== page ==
In 1918, a plague swept across the world virtually without warning, killing healthy young adults as well as vulnerable infants and the elderly. Hospitals and morgues were quickly overwhelmed; in Philadelphia, 4,597 people died in one week alone and bodies piled up on the streets to be carted off to mass graves. But this was not the dreaded Black Death—it was "only influenza." In this sweeping history, Barry (Rising Tide
    ) explores how the deadly confluence of biology (a swiftly mutating flu virus that can pass between animals and humans) and politics (President Wilson's all-out war effort in WWI) created conditions in which the virus thrived, killing more than 50 million worldwide and perhaps as many as 100 million in just a year. Overcrowded military camps and wide-ranging troop deployments allowed the highly contagious flu to spread quickly; transport ships became "floating caskets." Yet the U.S. government refused to shift priorities away from the war and, in effect, ignored the crisis. Shortages of doctors and nurses hurt military and civilian populations alike, and the ineptitude of public health officials exacerbated the death toll. In Philadelphia, the hardest-hit municipality in the U.S., "the entire city government had done nothing" to either contain the disease or assist afflicted families. Instead, official lies and misinformation, Barry argues, created a climate of "fear... threatened to break the society apart." Barry captures the sense of panic and despair that overwhelmed stricken communities and hits hard at those who failed to use their power to protect the public good. He also describes the work of the dedicated researchers who rushed to find the cause of the disease and create vaccines. Flu shots are widely available today because of their heroic efforts, yet we remain vulnerable to a virus that can mutate to a deadly strain without warning. Society's ability to survive another devastating flu pandemic, Barry argues, is as much a political question as a medical one. (Feb. 9)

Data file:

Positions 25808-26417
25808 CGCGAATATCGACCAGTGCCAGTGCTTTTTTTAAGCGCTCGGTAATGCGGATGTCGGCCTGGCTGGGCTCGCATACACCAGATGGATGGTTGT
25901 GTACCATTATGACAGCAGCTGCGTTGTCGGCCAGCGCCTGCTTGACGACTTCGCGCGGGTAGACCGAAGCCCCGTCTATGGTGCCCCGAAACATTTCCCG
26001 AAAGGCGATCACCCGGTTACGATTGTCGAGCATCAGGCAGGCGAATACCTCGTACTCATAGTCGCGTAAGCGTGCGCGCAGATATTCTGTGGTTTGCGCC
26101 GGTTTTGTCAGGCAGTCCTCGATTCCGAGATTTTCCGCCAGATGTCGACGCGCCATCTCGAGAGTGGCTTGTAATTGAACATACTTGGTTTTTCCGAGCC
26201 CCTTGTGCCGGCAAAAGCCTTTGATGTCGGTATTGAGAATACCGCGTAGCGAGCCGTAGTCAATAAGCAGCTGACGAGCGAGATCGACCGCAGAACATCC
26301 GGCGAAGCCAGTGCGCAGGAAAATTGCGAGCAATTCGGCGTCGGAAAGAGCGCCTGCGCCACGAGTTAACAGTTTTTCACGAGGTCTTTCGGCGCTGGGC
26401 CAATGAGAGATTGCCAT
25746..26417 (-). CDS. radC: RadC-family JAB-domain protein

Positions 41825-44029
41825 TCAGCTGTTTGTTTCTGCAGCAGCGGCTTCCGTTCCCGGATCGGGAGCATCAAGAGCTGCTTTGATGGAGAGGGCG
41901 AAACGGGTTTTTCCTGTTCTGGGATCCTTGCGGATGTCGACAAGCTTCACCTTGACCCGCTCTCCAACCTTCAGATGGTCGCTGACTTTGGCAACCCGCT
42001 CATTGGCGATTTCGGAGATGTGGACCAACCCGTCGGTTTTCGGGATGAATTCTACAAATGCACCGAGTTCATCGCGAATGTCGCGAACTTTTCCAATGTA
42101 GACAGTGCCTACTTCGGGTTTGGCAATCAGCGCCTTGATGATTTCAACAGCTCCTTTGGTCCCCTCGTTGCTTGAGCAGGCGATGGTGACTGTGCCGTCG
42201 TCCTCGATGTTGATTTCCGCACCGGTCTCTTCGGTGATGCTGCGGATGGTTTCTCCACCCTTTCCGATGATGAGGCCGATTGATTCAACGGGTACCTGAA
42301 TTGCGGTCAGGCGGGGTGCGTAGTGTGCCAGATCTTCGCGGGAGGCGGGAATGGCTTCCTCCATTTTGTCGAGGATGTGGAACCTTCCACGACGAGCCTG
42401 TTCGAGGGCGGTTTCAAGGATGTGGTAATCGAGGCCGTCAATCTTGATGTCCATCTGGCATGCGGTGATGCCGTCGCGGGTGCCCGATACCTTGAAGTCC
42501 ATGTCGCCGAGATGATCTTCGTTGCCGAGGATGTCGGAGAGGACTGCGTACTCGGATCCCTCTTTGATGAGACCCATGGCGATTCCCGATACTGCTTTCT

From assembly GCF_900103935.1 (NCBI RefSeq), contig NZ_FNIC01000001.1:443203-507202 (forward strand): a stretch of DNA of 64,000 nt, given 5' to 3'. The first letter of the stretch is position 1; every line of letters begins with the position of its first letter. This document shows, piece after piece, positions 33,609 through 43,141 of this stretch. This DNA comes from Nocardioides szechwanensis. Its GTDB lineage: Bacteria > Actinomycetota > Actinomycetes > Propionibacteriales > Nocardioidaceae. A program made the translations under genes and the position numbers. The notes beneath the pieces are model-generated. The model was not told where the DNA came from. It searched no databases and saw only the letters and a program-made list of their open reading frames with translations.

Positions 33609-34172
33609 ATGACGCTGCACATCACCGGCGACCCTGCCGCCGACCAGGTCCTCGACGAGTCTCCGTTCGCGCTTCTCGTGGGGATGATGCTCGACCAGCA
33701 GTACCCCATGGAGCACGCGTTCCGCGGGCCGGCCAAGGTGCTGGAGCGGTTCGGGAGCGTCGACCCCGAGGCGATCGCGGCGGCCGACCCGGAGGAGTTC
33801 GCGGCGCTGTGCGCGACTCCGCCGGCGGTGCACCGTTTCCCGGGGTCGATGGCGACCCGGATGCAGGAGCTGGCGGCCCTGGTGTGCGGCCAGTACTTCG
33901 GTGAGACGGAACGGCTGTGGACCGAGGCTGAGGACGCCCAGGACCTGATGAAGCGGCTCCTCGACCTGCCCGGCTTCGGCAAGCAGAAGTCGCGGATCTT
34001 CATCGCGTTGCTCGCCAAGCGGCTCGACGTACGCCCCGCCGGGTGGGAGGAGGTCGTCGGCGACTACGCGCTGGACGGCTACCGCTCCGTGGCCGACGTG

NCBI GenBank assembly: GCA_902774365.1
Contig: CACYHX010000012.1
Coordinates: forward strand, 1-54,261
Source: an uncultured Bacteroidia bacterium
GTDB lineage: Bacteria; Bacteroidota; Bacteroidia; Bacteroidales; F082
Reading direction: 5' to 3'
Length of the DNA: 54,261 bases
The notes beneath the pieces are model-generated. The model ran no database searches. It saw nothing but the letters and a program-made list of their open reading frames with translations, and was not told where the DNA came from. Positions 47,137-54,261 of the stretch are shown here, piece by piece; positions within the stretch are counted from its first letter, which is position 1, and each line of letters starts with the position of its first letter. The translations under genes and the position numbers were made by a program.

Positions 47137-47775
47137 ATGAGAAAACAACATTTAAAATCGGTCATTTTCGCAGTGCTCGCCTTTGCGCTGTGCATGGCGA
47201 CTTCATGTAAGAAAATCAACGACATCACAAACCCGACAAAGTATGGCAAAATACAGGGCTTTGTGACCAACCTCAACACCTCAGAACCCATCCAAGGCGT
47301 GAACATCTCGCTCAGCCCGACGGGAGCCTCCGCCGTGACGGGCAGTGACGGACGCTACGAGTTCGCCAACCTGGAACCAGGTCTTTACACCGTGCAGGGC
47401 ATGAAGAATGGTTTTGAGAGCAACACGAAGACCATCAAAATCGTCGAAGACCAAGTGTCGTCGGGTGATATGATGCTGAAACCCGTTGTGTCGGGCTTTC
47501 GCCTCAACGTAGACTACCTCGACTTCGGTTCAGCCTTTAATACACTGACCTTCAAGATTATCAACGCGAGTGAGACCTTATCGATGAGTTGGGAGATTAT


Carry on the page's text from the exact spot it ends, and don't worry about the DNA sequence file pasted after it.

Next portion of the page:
Forecast:
    Judging by the coverage on the news, we are in for a bad flu season this year, and with SARS barely behind us, this subject will always be topical.

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The Epic Story of the Deadliest Plague in History
John M. Barry